Lightscape Installation at the Arboretum

Kai Wetterau, Staff Writer

The Los Angeles County Arboretum and Botanic Garden has recently added a new art exhibition just in time for the holiday season. This installation, called Lightscape, has shown up in major cities like Chicago and London. This new local installment of the fancy light show will stay up at the Arboretum until Jan. 16, 2022.

This area where one can walk around and see the different sub-exhibits is so bright and expansive that it requires a total of 17 miles of cable just to stay active 24/7. One display includes the Fire Garden, which offers up many wire frames with tin cans set on fire. Another is the Winter Cathedral, which is built like a tunnel with many lightbulbs lighting up the night sky in a magnificent showing of grandeur.

Other performances in the installation appeal not just to the eyes, but also to other senses. One such case of this is the Singing Trees, which includes many local redwood trees covered in colorful LED lights with speakers playing angelic tunes all around. The lights are synchronized with the changes in sound, providing an impressive visual where visitors can awe in amazement.

Prices of traveling to the installation are, adults paying $30 to $32 and children 3- to 12-years-old paying in between $18 to $20. Anyone can go, as long as they buy tickets beforehand and arrive at a predetermined time. Groups can travel all around the area and do what they want for the 15 minutes allotted to them. People can even get a free ride and parking from the Santa Anita Park race track. VIP tickets are more costly but let groups arrive and enter whenever they want, with express waiting lines for them to go in earlier than others. Those with these special tickets also get even better parking options and don’t have to pay any service fees when booking.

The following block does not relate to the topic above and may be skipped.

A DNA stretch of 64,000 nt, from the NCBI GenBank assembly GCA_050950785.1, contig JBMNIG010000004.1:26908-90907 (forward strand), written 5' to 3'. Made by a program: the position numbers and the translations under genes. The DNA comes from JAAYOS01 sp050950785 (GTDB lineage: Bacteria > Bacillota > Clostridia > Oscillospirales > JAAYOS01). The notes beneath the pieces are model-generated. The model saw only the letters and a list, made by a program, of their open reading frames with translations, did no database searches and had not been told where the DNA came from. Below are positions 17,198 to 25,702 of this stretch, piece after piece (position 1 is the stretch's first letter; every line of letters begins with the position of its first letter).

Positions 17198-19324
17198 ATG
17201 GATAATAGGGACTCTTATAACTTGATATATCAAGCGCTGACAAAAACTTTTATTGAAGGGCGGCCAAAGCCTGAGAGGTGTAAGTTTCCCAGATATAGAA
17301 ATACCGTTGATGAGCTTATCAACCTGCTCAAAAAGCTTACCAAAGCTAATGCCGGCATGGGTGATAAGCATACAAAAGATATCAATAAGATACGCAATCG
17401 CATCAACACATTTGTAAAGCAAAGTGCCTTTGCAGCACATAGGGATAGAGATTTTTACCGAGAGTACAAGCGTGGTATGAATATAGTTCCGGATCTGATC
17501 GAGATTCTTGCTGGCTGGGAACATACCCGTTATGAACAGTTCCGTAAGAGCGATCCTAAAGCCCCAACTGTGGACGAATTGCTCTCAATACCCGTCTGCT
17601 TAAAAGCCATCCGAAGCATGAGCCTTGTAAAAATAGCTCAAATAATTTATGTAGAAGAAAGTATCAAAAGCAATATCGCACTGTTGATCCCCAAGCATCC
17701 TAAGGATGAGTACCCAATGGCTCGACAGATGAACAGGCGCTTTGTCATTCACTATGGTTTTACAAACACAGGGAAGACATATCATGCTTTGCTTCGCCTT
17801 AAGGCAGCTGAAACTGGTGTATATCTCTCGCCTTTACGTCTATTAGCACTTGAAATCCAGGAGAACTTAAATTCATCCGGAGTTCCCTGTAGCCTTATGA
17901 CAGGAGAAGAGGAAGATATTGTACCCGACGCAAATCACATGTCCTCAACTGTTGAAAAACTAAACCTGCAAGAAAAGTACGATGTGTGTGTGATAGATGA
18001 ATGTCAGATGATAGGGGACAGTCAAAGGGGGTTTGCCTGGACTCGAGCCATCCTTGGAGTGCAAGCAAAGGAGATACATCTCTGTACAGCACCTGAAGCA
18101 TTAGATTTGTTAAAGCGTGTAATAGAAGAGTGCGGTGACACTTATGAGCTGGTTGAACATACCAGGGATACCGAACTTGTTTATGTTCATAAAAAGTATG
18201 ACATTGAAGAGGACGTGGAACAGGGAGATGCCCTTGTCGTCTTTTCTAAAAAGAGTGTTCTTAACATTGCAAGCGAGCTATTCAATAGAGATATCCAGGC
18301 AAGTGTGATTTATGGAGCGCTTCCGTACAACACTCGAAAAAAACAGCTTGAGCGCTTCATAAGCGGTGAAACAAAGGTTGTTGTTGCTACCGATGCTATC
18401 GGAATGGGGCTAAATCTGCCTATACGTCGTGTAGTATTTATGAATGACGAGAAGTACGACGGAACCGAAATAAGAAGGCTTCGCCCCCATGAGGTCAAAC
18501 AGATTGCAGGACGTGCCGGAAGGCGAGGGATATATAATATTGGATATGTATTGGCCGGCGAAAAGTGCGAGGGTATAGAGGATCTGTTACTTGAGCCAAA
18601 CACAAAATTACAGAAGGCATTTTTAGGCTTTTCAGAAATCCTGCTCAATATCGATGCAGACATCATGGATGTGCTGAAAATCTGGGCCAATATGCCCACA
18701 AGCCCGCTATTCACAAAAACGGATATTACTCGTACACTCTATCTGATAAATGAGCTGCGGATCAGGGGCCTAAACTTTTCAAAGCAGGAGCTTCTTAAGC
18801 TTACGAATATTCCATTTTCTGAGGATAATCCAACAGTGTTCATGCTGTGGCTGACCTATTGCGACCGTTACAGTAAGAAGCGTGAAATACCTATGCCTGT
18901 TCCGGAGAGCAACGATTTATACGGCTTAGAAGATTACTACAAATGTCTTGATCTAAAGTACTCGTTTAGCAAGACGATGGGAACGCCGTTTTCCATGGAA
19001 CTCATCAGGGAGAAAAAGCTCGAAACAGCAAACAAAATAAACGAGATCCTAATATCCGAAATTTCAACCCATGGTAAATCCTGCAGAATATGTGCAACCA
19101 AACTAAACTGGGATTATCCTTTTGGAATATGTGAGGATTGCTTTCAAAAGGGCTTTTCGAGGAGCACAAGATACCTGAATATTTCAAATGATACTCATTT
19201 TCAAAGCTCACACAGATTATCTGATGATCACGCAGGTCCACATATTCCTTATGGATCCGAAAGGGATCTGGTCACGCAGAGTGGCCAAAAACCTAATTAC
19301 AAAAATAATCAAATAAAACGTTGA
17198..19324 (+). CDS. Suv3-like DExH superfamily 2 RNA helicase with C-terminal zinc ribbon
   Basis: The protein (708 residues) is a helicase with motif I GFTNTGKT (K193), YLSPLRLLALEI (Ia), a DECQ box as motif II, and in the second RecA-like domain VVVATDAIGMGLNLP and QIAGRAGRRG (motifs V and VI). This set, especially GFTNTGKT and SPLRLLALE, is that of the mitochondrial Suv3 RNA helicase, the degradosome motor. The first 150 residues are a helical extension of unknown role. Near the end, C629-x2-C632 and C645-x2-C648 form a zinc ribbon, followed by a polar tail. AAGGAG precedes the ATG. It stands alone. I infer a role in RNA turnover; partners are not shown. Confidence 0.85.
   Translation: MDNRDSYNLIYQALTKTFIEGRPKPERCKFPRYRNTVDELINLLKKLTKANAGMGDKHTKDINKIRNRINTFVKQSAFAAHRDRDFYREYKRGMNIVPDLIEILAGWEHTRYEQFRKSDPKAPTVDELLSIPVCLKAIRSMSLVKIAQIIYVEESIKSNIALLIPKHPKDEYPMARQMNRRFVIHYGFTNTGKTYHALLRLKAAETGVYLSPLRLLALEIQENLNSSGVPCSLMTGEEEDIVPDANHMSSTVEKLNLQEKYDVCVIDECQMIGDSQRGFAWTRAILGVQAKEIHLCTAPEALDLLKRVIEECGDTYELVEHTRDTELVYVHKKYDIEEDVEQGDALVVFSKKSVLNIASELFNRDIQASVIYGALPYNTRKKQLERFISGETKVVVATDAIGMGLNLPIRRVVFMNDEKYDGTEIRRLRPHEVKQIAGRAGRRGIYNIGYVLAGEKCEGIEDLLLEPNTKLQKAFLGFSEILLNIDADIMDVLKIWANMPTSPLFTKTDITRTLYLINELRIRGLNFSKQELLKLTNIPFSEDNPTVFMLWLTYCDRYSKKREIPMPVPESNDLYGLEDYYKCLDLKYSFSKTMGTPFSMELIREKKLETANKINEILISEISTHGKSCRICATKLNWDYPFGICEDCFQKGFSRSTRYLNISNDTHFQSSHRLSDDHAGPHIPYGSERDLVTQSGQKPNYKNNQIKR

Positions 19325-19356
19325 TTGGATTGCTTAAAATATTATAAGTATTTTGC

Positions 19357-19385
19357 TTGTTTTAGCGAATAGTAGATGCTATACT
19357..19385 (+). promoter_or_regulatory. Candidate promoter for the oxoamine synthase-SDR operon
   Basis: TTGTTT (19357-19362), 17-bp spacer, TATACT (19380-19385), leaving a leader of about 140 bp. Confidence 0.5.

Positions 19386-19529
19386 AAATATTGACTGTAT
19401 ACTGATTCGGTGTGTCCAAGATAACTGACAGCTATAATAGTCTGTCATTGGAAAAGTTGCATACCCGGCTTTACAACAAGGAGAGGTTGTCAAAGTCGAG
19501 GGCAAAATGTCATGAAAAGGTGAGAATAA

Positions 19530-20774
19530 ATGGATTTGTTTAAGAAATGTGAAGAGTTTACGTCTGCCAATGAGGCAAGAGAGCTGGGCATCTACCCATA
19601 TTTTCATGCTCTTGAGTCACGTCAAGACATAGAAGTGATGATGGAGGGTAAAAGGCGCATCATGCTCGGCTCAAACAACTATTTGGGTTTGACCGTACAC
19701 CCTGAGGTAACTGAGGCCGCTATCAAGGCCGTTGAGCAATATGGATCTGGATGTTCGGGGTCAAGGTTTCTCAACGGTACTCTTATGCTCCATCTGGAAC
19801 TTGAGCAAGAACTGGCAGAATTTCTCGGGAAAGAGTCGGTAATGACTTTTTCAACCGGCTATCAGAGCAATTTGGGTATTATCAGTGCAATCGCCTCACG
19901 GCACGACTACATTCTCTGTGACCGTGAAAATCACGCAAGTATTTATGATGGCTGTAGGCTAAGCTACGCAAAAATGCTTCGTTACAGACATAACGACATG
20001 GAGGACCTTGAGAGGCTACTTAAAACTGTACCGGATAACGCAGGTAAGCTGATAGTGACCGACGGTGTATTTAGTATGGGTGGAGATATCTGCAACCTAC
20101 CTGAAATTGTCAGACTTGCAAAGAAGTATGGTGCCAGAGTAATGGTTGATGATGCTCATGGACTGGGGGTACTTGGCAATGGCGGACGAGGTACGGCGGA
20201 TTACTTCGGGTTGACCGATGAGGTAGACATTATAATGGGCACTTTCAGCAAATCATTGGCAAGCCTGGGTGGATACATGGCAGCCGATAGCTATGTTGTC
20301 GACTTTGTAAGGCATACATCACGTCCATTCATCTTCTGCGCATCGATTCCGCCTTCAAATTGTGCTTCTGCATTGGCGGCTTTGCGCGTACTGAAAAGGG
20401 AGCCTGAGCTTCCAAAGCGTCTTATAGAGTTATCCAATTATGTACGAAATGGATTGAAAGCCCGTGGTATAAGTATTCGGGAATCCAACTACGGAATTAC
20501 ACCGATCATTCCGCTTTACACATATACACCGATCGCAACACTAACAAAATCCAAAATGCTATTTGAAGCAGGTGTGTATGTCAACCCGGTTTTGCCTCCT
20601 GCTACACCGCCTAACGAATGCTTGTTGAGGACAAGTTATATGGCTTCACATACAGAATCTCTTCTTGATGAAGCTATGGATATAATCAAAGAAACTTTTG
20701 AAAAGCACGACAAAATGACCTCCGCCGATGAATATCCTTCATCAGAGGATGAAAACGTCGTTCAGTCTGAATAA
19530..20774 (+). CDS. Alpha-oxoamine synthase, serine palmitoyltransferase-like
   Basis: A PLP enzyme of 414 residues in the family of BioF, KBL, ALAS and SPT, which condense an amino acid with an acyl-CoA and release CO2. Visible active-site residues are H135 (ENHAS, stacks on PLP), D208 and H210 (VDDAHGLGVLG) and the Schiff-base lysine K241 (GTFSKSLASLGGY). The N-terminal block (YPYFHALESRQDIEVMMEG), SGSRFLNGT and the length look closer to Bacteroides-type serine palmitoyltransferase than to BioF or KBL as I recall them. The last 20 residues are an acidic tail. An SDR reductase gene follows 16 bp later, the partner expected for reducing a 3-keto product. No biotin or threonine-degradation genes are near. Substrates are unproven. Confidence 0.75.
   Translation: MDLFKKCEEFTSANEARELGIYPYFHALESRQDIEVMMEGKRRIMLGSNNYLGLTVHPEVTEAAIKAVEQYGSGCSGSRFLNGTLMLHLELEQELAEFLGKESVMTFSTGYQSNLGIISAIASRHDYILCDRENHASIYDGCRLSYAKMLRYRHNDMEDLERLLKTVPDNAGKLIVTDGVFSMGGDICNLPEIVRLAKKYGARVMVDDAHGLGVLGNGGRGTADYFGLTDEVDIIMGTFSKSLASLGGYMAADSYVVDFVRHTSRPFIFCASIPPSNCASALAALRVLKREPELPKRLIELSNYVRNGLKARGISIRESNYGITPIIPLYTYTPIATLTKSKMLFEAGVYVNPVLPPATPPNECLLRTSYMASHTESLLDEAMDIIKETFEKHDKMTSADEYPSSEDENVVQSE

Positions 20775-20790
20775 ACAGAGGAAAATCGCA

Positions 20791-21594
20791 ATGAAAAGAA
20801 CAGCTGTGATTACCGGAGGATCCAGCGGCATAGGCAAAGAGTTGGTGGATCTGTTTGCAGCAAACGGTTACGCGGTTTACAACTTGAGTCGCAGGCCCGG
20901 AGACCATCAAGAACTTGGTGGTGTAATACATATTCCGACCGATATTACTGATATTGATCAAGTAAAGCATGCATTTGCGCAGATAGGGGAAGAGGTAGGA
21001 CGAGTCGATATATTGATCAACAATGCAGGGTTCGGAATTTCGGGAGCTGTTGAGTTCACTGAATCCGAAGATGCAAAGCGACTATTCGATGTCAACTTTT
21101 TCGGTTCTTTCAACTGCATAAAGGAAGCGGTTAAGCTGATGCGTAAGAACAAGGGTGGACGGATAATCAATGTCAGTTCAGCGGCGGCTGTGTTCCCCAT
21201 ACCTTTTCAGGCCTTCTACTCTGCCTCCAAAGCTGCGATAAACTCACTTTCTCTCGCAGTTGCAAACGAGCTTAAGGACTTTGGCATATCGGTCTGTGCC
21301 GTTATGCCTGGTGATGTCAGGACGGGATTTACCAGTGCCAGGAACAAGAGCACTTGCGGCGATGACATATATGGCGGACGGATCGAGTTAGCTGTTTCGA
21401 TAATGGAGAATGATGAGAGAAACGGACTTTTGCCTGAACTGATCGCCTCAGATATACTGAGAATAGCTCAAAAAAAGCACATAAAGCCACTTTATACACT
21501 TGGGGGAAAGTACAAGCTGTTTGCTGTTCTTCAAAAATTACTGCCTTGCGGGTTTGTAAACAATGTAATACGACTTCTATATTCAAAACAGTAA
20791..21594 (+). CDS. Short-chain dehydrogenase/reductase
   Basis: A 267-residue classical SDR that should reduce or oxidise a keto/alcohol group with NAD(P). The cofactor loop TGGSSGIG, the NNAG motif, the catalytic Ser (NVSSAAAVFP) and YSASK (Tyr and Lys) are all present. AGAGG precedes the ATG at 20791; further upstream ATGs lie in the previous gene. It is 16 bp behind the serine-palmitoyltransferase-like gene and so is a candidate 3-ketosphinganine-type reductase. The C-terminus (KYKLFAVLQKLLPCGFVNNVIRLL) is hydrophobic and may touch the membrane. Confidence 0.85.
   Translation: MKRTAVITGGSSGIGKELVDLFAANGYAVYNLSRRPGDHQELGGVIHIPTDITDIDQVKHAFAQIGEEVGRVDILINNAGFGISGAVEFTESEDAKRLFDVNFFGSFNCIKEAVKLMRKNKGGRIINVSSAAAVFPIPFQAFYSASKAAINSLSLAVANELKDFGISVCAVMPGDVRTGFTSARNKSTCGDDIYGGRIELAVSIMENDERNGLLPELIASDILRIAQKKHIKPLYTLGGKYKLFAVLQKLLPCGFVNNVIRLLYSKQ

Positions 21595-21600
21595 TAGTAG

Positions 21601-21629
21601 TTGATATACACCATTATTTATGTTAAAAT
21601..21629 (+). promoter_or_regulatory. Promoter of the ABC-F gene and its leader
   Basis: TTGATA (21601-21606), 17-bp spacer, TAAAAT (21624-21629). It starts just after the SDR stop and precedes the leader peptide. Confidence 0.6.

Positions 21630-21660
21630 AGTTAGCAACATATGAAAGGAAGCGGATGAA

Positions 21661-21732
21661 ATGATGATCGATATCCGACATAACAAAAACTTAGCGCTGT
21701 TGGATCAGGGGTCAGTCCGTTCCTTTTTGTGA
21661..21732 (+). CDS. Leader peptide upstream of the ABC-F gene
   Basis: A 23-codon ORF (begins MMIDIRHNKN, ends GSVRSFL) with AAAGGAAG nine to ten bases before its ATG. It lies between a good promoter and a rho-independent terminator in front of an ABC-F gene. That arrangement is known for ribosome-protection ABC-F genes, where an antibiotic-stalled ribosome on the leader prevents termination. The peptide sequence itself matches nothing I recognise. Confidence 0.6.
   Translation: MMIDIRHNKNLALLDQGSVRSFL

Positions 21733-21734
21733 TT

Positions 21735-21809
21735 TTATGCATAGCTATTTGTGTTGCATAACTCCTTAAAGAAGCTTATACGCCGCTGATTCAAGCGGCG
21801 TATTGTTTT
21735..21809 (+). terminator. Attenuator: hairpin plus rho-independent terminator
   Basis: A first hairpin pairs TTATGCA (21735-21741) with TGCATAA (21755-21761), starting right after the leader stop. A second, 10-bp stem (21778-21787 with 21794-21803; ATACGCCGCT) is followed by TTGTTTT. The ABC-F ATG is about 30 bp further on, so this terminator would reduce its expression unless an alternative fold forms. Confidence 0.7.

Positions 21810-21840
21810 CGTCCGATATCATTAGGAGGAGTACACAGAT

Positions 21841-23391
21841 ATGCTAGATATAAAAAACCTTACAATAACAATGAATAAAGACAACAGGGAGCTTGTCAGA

Lightscape is best viewed during the later hours of the night, when the sky is darkest and the exhibitions are best illuminated at the present location. An example of this is the Cathedral of Light, which is another tunnel looking installment featuring over 100,000 bright LED globes which are all fairly small. The entire structure is shaped like the arched windows of a traditionally built church, making it a romantic spot for local couples.

The final showing of Lightscape is one gigantic field covered in lights with no particular order; they surround a fountain and turn an assortment of colors. Parts of these works of art also are lined up with beautiful classical music, with certain sections turning on and off with parts of the melody. This entire colorful spectacle is something people love and look forward to, as is the case with freshman Rohan Thakur.

“I just loved the different look of each and every installation, it was all the best,” he remarked. “The ending gave my family and I such a good time that it almost makes me want to go again.”

Lightscape was created by a company called Raymond Gubbay, and is a monument to their success. The chief development officer, Joni Marks, publicly announced the majesty of the Fire Garden, being one of the first things visitors see when coming in.

“Fire is the most primitive form of light,” said Marks. “I think this is a very contemplative place.”

Lightscape is something to be amazed at, and it attracts visitors from all over to see the already blossoming Arboretum. Filled with sights and sounds that can satisfy anyone, this show is definitely worth going to.